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It’s Never Too Early To Build: How to be an Entrepreneur in College

Aside from being ultra-successful businesses, what do Reddit, Snapchat, Dropbox, Microsoft, Facebook, WordPress and TIME Magazine have in common? 

They were all started by college students. 

Starting your own business is an incredible way to learn new skills, hone your leadership abilities, and give your resume a boost. There’s always the chance you will hit it big and become wildly successful, skyrocketing your post-grad career prospects from associate to CEO. Even if your business doesn’t take off, you’ll walk away with far more knowledge and better connections than when you started. 

Though college can feel like a full-time job, it may actually be the perfect time to build your own company. The university setting can provide endless resources for your first business venture if you just know where to get started. The first step in the journey is developing an entrepreneurial mindset. 

The Mindset

Entrepreneurs view the world through a specific lens, always on the lookout for problems to be solved. One of the best methods for starting a business is identifying needs in your own community. What tools or services do other college students wish they could have? Are there areas in which your university could improve? 

Selling your product or service is greatly simplified if there is already a direct need for it. To identify these needs, listen to conversations of people around you to identify the pain points in their lives.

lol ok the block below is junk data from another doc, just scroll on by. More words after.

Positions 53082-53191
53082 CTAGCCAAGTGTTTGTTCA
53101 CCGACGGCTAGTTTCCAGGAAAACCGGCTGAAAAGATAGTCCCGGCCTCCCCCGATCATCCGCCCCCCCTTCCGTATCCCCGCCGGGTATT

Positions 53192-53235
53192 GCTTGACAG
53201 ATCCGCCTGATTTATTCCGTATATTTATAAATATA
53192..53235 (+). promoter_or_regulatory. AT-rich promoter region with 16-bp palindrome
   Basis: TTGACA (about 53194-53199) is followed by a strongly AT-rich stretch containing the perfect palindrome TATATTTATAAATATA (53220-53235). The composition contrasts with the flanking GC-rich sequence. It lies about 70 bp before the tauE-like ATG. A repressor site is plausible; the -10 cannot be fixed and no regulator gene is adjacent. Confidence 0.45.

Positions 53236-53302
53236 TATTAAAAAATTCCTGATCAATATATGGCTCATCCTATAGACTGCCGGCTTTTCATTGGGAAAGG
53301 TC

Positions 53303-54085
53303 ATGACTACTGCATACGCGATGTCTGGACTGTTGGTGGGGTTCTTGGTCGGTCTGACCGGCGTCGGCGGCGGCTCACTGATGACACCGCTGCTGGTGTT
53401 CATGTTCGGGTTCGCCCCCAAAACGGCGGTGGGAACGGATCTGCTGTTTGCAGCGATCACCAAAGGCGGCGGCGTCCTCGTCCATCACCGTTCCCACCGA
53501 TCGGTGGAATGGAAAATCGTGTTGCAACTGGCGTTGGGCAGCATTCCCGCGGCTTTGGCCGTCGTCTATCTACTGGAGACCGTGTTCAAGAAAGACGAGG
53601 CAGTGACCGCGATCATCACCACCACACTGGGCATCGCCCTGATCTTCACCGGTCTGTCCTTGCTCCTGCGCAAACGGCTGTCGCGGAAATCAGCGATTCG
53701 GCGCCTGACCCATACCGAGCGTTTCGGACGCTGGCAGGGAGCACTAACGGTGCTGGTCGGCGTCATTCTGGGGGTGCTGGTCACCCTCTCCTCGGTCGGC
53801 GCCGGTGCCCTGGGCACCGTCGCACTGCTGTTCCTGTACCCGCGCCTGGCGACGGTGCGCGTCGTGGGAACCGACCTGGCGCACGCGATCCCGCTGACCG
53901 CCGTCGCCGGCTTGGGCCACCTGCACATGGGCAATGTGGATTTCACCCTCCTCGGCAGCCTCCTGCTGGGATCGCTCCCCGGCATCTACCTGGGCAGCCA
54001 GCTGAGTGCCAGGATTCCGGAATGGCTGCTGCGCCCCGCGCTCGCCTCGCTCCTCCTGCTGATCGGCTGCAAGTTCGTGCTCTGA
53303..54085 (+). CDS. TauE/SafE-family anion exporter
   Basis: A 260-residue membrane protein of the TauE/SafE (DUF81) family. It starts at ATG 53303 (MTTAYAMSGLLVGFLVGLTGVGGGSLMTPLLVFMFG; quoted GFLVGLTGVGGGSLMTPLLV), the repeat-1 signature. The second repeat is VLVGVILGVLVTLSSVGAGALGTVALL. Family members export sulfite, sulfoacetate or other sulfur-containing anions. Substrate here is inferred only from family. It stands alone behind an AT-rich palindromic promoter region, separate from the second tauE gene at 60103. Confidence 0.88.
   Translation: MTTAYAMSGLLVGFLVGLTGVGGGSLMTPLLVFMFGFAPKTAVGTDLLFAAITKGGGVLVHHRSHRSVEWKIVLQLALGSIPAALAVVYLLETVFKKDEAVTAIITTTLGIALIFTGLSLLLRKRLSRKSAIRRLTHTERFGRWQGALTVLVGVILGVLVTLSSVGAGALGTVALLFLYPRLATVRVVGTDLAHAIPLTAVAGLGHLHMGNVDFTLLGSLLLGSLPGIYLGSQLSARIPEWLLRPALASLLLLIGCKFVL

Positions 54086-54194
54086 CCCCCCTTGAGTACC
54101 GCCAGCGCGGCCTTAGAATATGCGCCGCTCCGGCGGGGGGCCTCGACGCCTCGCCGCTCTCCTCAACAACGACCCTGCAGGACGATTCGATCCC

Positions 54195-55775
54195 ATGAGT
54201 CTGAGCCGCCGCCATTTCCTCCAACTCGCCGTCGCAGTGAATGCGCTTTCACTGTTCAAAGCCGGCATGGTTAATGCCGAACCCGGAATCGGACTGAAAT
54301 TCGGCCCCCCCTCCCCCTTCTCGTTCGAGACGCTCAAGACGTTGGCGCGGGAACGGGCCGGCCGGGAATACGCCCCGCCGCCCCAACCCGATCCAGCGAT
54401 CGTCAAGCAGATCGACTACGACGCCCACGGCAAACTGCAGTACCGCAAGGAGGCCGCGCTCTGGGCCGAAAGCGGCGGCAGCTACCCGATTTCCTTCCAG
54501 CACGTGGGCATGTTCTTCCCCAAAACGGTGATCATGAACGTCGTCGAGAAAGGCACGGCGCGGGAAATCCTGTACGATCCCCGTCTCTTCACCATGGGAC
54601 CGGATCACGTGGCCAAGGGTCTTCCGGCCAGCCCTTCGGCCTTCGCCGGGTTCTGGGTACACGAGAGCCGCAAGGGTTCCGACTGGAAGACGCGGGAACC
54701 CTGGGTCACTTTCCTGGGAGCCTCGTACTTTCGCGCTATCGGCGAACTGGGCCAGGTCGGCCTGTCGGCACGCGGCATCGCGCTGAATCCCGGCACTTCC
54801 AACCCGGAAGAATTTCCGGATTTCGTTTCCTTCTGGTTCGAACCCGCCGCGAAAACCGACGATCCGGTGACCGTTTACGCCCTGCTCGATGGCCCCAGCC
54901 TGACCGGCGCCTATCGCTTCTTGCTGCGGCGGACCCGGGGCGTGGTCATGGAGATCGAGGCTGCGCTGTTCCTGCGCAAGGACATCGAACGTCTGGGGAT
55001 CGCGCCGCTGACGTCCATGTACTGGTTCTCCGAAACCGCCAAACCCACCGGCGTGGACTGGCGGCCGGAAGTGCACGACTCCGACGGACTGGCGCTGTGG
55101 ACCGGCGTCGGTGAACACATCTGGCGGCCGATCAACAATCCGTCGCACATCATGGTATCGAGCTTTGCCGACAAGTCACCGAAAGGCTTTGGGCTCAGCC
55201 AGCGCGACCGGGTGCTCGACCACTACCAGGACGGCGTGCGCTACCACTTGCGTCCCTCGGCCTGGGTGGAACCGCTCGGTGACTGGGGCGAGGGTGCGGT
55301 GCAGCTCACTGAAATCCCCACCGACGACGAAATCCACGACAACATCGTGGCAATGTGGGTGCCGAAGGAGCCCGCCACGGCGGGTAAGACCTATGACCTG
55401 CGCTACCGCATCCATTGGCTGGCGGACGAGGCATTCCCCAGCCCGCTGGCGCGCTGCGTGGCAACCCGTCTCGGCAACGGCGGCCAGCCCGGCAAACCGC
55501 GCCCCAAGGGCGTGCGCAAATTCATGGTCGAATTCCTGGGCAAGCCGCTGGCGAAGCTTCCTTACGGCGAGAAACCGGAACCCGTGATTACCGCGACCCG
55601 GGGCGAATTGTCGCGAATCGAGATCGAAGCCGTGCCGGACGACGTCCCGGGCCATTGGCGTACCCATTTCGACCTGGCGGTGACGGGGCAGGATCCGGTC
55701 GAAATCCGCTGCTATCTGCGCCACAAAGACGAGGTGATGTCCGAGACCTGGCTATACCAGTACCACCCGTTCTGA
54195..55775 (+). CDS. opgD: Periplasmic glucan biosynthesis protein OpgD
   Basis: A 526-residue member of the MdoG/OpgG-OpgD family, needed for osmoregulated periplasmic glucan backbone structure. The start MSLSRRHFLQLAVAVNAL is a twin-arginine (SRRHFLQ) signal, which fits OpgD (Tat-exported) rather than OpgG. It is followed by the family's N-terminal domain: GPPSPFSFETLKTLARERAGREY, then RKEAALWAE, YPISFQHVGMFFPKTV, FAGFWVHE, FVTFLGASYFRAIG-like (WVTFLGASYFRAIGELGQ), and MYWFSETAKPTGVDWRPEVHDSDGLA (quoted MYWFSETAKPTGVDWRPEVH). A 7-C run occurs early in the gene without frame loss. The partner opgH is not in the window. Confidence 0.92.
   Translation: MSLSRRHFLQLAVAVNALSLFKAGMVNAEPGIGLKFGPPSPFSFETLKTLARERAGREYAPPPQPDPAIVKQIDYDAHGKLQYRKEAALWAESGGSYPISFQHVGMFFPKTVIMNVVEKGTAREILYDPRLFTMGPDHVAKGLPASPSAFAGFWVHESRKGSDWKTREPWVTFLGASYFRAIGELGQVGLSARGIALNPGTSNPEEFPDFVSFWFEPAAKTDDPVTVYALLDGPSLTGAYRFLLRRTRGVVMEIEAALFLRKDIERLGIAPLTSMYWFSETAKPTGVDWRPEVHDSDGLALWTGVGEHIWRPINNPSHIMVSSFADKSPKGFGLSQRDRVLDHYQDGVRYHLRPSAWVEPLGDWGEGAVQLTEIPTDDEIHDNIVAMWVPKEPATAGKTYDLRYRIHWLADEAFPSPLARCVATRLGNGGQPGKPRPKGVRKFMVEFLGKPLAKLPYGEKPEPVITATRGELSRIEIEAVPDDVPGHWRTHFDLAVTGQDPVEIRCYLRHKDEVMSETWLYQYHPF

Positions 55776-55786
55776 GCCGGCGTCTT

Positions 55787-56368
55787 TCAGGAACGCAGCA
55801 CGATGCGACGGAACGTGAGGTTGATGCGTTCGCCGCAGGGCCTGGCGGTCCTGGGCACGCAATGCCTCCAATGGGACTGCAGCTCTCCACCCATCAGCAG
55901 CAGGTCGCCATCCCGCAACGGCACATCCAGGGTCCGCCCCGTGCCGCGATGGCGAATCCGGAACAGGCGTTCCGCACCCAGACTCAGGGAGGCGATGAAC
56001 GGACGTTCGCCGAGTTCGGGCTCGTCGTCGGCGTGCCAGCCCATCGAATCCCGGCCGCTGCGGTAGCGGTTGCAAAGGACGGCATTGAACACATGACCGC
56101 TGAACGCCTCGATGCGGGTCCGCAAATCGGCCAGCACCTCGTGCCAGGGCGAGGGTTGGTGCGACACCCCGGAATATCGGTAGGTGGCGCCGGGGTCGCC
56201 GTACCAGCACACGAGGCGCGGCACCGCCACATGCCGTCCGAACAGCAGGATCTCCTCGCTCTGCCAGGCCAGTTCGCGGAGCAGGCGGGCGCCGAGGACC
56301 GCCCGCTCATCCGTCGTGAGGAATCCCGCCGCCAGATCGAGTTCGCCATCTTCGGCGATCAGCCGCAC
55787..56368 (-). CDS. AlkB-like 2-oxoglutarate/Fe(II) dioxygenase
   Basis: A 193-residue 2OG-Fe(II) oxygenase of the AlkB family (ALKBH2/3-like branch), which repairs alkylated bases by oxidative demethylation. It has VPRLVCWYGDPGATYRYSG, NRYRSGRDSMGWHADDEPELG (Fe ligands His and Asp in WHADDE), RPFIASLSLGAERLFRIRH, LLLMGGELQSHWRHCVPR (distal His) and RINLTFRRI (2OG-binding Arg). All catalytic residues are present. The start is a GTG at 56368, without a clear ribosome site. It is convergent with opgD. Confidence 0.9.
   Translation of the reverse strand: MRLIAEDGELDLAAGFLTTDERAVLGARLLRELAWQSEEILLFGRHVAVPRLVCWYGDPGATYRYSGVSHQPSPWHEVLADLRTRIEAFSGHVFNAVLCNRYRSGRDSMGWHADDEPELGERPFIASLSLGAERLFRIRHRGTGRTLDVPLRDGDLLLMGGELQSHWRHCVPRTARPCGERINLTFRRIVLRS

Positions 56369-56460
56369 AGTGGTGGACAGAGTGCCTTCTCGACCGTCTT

Perhaps students you know want healthier food options on campus, better tutors, or a service to manage their class schedules. Ask people what their ideal college experience would look like, and build the missing pieces. You can do the same thing with your city as a reference. Look for areas of improvement in your neighborhood and brainstorm solutions to the problem.

Inspiration struck Babson College freshman John Goscha in 2002 during an entrepreneurial brainstorming session at college. Goscha noticed that he and his friends would often write ideas on pieces of paper and stick them to the walls, only to tear them down again when plans changed. The process was cumbersome and inefficient, and Goscha wondered if there was a way to turn all of the walls in his dorm into dry erase whiteboards instead. The concept for IdeaPaint was born. 

Goscha went on to work with several labs to develop a paint that could transform any smooth surface into an erasable canvas, and finally brought it to market in 2008. Now, having gone through several rounds of funding and winning multiple awards, IdeaPaint is a full-fledged company, allowing college students and creative thinkers to write their ideas all over the walls.

Networks

One of the most valuable resources a university can provide is a network. Reach out to your entrepreneurship club or department to see if there are other student business owners who can show you the tricks of the trade. Socials and dinners are a great way to meet potential mentors and business partners.